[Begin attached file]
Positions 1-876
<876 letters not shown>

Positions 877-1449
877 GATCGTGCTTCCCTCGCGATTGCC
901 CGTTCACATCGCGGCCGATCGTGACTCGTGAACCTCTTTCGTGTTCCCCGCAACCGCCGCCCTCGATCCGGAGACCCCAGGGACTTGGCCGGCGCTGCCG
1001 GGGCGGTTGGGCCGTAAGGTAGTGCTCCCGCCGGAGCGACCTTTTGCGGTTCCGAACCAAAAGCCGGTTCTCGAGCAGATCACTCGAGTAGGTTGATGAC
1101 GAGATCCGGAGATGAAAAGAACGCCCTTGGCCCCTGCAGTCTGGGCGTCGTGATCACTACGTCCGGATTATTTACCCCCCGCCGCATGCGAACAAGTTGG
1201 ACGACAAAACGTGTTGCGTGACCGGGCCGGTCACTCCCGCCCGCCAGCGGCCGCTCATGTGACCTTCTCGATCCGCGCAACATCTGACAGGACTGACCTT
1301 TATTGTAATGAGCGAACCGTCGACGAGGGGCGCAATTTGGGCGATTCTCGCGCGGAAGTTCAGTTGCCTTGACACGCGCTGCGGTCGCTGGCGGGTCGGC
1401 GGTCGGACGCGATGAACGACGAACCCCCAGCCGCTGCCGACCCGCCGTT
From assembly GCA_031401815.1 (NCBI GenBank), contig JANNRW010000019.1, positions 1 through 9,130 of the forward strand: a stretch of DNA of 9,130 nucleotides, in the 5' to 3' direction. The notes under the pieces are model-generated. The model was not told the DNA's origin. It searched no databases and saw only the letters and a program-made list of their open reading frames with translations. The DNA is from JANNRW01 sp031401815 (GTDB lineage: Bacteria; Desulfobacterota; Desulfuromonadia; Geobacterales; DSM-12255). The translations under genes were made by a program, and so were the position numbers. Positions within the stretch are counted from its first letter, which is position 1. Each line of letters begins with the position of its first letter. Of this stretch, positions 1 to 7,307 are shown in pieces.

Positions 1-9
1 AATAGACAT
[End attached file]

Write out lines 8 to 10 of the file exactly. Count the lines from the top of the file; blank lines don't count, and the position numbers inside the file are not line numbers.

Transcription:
1201 ACGACAAAACGTGTTGCGTGACCGGGCCGGTCACTCCCGCCCGCCAGCGGCCGCTCATGTGACCTTCTCGATCCGCGCAACATCTGACAGGACTGACCTT
1301 TATTGTAATGAGCGAACCGTCGACGAGGGGCGCAATTTGGGCGATTCTCGCGCGGAAGTTCAGTTGCCTTGACACGCGCTGCGGTCGCTGGCGGGTCGGC
1401 GGTCGGACGCGATGAACGACGAACCCCCAGCCGCTGCCGACCCGCCGTT